I don't know about the bus in Vancouver, other than when trolley people on here talk about trolleys, they talk a lot about how good Vancouver has it, and they don't ever say "except the old trolleys."

    I will always rate a trolley with poles that come off the wires as a Zero out of Ten as a means of transportation, or as a sensible transit investment for our city (or any city). I believe lately you've been pushing the environmental angle most of all, and so as to try to provide for some common ground, I'll go for a tram with a proper pantograph. I'm not bothered by the aesthetics - I think they look neat supplying the power from overhead - I just don't think it works with trolley poles. Heck, if the technology moves along fast enough, I'd take a battery powered bus that is 100% electric. You could burn your coal for the electricity. I'd be able to keep the bus zooming. The world would be happy. How close is that technology? 10 years?
    City Centre Airport is to the sky as False Creek is to the ocean.

  61. #261

    Default

    Quote Originally Posted by lux View Post
    Heck, if the technology moves along fast enough, I'd take a battery powered bus that is 100% electric. You could burn your coal for the electricity. I'd be able to keep the bus zooming. The world would be happy. How close is that technology? 10 years?
    There is an electric bus in New Zealand that has been operating for more than a decade now. It has a small engine as a backup, but this is not operated when the bus is running, so most passangers don't even know about the engine:


    http://www.redbus.co.nz/new-zealand/...-city-shuttle/



    We are on the verge of technology (lithium batteries), which will make such buses even more efficient. They don't have the massive infrastructure costs of a trolley, and can go anywhere the demand is.

  62. #262

    Default

    Quote Originally Posted by lux View Post
    If I show you a picture of a trolley with the poles off the line, I think what you need to show me in response is a diesel bus that has lost its gas tank and has it dragging on the ground behind it, and maybe the bus driver standing in traffic behind a 20cm orange pylon struggling to reattach the gas tank to the diesel bus as traffic zooms around.
    lux, you absolutely have to distinguish between the old trolleys and the new ones. In Edmonton our old trolleys looked like our old GM diesels, but in Vancouver, their old trolleys were made by New Flyer, and so they have that, uh, box aesthetic, just like the newer diesels.

    Nobody I've seen is arguing for traffic stopping batteryless trolleys for Edmonton.

    I don't know about the bus in Vancouver, other than when trolley people on here talk about trolleys, they talk a lot about how good Vancouver has it, and they don't ever say "except the old trolleys."
    We talk about how good Van is for having ordered new ones, but Van is still in the midst of the fleet renewal. They have clearly decided to take full advantage of the technology as they've ordered more articulated trolleys ahead of hybrids (tellingly, I fully expect) but they still have a large number of old generation buses out on the wires.

    I will always rate a trolley with poles that come off the wires as a Zero out of Ten as a means of transportation, or as a sensible transit investment for our city (or any city).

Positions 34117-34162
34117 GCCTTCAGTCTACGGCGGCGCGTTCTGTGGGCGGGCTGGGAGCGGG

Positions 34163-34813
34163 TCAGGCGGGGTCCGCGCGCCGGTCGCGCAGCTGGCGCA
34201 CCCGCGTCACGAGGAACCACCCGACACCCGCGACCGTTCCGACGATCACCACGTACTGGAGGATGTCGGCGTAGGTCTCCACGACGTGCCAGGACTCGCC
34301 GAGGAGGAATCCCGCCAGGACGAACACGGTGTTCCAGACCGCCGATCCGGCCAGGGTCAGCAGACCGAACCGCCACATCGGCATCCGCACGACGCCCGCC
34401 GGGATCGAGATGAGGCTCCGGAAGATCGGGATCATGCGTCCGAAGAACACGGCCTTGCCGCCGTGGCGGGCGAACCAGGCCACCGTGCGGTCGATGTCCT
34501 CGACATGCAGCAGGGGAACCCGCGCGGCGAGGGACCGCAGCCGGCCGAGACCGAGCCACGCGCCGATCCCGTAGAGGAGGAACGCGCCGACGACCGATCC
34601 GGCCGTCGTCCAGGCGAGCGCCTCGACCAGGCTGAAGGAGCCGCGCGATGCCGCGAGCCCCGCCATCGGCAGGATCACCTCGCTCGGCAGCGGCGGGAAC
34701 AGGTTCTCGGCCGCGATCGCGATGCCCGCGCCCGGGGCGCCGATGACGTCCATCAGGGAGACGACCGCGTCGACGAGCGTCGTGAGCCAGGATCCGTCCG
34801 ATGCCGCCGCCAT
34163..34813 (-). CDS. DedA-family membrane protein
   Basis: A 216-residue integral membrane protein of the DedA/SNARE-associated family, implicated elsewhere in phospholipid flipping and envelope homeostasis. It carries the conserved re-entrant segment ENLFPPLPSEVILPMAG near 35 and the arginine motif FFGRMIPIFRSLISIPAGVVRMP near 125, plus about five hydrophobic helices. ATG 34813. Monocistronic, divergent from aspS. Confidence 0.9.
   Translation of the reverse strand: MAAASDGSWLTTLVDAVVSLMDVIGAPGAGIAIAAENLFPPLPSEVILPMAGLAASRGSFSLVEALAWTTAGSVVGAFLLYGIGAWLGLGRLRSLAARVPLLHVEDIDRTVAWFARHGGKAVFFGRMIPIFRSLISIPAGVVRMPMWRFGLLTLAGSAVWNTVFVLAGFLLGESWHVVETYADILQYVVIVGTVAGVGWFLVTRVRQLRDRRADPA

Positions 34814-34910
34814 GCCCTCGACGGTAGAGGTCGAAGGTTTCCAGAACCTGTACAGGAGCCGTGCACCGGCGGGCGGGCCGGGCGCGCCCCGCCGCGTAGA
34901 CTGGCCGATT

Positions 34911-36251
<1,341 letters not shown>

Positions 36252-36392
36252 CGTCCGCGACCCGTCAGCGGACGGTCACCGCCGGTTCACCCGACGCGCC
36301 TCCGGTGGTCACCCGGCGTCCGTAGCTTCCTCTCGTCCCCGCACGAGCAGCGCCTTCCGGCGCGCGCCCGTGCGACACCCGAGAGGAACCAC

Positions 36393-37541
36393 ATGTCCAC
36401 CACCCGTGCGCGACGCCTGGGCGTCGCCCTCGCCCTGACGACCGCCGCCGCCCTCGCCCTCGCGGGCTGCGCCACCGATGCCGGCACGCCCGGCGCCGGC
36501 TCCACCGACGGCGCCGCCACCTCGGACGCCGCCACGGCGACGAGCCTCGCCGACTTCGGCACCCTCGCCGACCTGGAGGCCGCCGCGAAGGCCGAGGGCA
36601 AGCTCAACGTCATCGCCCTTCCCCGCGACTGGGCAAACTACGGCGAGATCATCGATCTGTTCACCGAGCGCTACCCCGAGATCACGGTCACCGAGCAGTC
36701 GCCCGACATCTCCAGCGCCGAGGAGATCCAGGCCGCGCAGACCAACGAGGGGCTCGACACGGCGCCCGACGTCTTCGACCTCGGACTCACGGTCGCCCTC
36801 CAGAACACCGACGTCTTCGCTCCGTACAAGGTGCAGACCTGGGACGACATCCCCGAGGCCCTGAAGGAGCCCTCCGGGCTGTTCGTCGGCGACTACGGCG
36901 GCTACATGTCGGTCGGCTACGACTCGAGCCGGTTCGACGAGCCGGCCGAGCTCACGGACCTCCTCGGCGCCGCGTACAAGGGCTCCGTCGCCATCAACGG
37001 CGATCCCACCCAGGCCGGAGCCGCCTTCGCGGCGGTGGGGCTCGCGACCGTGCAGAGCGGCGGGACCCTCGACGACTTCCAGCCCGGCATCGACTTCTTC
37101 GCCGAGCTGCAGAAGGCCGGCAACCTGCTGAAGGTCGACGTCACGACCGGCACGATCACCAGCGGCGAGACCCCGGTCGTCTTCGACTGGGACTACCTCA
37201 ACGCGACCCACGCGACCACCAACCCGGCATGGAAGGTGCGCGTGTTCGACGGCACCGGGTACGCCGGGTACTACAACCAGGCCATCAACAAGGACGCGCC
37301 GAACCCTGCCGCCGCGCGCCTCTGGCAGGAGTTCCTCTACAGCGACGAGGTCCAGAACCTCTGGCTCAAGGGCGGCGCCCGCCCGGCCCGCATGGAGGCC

Yeah, and you justified that by saying something like "Edmonton should flatter Calgary by trashing the trolleys." Recall?
    I believe lately you've been pushing the environmental angle most of all,
    In my case, actually, you can go back as far as my first posts on the matter and you'll see I have always been pushing health, and looking at ways that we could take advantage of trolleys in order to persue community health. It is my number one concern, although as someone who has studied economics, the way Electricity works in Edmonton in the future (especially owning EPCOR...) I do tout that angle as well.

    This isn't a new thing at all, but when people propose hybrids, there are matters of engineering that make it rather plain that they're unlikely, for example, to be anything more than make-work-projects for mechanics.

    But yeah, number one is health.

    Do you think health is appropriate to fall under the "environmental" heading? I don't think many people would. I have only ever mentioned global warming in passing, as it's plain that the power company we pay generates their hugest proportion from coal. I understand and accept that, but the key concepts are:

    1. The distance from our lungs.

    2. Genessee actually burns cleaner for health than a diesel bus because of very advanced scrubbers and traps, and unit 3 for it's "super critical" technology which is basically just more efficient again.

    3. Trolleys could even in my wildest dreams not account for 1% of the electricity already generated around Edmonton with coal. Meanwhile diesel buses (including hybrids) almost certainly account for over 50% of the pollution attributable to moving humans around the city.

    4. As soon as it comes on line, trolleys are able to use any renewable source we have now (such as the Bighorn and Brazeau hydro power stations) or the next 20,000 solar panels that go up in the next few years.

    and so as to try to provide for some common ground, I'll go for a tram with a proper pantograph. I'm not bothered by the aesthetics - I think they look neat supplying the power from overhead - I just don't think it works with trolley poles.